Driving a 65-Year-Old British Car 1100 miles in 3 Days Was the Most Fun I Had All Year

Saco River covered bridge in Conway, New Hampshire; was this was a checkpoint or just a nice photo? It's all kind of blurry now. Courtesy John Voelcker

As the 65-year-old British car glided, powerless, to a halt on a leafy side street in New England, all my codriver Tom said was, “I didn’t expect it to happen this soon.” We had covered just 18 miles.

An hour earlier, we had left the Larz Anderson Auto Museum in Brookline, Massachusetts. We were on our way to tick off 13 checkpoints in Massachusetts, New Hampshire, and Maine—or as many as we could reach on our first day of driving.

But it was barely 9:30 am on Day 1. We had just filled the eight-gallon gas tank of my 1958 Riley One-Point-Five, anticipating a long day of driving. I had pulled out of the gas station, and the car just died. I had coasted into a handy suburban side street, pulled to the curb, popped the hood release, and opened the trunk.

Out came the toolkit—wedged into place with a fleece Hello Kitty blanket. Tom, whose role was riding mechanic as well as codriver, went to work. The battery had charge, the under-hood button turned over the engine, but there were no dash lights at all. So, no ignition.


Riley vintage car lemons rally breakdown side street parked
Courtesy John Voelcker

Tom wriggled under the steering wheel and looked behind the wooden dash. Eureka! “Small flat-blade screwdriver,” he yelled. I handed it to him, and we were back in business 30 seconds later. After 65 years, the wires had just fallen off the back of the ignition switch. Screwed back into their contacts, the car fired right up, and we were back on the road.

First disaster averted—and we didn’t even have to break out the crucial King Dick wrenches (Whitworth, naturally). We only had 1100 miles left to cover. In three days.

Ubiquitous Lemons

Sooner or later, every car nut runs into a Lemons event or sees the photos. Maybe it’s the 24 Hours of LeMons endurance race, aka “crap-can racing,” for cars that cost $500 or less. Two years ago, I stumbled across their Lemons Rally series. Each rally is a three-day weekend event for weird-car drivers to cover hundreds of miles a day through a series of local sites and checkpoints.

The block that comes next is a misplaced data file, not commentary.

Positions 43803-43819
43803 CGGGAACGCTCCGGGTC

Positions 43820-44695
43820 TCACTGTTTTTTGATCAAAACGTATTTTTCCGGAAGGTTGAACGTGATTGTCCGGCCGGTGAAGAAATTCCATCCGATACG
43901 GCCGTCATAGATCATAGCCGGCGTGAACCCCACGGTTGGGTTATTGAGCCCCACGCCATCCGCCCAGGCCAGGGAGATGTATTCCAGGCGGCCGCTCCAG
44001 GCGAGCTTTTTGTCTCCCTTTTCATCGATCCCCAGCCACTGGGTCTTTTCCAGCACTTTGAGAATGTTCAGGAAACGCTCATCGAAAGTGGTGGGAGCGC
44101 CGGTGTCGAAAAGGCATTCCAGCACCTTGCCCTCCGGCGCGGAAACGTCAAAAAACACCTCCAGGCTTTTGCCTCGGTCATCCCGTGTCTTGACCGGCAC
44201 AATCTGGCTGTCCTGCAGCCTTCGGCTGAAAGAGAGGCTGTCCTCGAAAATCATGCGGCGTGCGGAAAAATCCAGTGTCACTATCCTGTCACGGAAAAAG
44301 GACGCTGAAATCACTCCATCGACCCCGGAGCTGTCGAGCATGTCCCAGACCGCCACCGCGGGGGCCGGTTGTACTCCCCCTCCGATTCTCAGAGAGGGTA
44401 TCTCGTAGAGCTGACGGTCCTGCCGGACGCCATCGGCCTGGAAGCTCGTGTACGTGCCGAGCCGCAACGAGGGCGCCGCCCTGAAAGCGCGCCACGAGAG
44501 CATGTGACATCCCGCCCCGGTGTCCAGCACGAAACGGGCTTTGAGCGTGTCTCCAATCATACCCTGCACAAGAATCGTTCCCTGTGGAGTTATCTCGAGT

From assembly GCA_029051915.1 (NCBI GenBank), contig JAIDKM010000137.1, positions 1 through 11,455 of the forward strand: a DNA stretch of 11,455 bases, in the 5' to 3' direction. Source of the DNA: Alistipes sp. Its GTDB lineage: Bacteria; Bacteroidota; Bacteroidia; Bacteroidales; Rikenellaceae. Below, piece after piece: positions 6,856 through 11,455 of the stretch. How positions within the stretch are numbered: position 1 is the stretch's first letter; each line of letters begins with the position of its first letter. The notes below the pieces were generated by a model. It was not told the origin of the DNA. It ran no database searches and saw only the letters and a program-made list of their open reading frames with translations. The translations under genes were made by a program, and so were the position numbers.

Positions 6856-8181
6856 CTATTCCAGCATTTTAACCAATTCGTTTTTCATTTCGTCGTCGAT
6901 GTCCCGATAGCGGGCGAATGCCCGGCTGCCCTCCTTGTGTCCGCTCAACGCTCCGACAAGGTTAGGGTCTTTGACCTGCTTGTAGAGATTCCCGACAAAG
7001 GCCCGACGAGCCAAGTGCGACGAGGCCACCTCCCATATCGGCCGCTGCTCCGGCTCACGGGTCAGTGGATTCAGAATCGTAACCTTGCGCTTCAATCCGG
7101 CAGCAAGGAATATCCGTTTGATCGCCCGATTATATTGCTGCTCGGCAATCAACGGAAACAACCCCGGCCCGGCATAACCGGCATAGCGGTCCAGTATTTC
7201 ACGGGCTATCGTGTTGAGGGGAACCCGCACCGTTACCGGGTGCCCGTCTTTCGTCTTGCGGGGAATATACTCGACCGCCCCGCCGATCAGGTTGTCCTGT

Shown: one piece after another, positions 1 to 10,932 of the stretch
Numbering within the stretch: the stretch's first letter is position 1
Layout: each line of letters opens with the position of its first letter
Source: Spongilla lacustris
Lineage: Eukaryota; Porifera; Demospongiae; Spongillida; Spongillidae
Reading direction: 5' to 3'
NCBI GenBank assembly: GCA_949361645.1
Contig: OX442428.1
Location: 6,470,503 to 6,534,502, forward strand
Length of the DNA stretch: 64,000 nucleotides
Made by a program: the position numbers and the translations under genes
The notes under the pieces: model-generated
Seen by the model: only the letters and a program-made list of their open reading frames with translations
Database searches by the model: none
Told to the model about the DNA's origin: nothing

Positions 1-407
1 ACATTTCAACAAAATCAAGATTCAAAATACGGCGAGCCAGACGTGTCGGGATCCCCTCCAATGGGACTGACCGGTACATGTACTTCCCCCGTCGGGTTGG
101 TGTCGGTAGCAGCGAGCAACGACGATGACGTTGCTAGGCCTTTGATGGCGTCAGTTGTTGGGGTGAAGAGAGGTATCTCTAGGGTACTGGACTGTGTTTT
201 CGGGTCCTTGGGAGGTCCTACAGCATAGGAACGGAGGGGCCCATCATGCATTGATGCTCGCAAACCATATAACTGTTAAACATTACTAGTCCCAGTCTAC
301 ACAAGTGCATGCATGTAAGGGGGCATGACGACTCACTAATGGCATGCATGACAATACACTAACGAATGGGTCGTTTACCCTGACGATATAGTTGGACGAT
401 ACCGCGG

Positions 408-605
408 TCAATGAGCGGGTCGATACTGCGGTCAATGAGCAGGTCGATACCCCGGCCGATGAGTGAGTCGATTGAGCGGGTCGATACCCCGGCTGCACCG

Riley vintage car lemons stickers
Courtesy John Voelcker

As I familiarized myself with the points system, an idea took shape. The Lemons folks deduct points for Japanese cars (reliable) and give points to British and Italian cars (unreliable). The older the car is, the more points it earns.

I had a 65-year-old Riley One-Point-Five I’d bought in college, in 1980, out of a parking lot at the late, lamented Palo Alto All British Car Meet. It lived in California for two decades, served as my daily driver in San Francisco in the 1980s, then came east to join me in the early 2000s. Embarrassingly, it hadn’t done even 1000 miles since then.

Lemons Rally series car door ashtray contents
Not until I rode shotgun in my own car did I learn that it carried ashtray contents that had been undisturbed for 45 years. Points for preservation. Courtesy John Voelcker

What’s a Riley One-Point-Five, you ask? It’s a small sporting sedan from the long-defunct Riley marque, one of the sprawling stable of British Motor Corporation brands (along with MG, Morris, Austin-Healey, and others). Developed in the mid-’50s, the One-Point-Five blended underpinnings from the Morris Minor with a powerful 62-horsepower twin-carb MGA 1489cc engine. The spiffy sedan body retained an upright grille, traditional leather seats, even a wooden dash. When they were new, One-Point-Fives ran the Monte Carlo Rally; today, they still compete in U.K. vintage races.

Hidden Assets

My car was a bit of a mongrel when I got it. Over the years, its replacement MGB 1789-cc engine (with half again as much power, at 98 hp) gained a Datsun 280ZX five-speed gearbox for longer-legged cruising. It has MG Midget front disc brakes and a stronger Datsun 210 rear end, geared for up to 75 mph on highways—in a car less than 13 feet long, which is most often hailed by the public as “cuuute!”

Riley vintage car lemons parking lot hangout
Magnetic signs seemed like a subtle way to promote our team, Tempting Fate Tours; the painter’s tape is a Lemons Rally tradition. Courtesy John Voelcker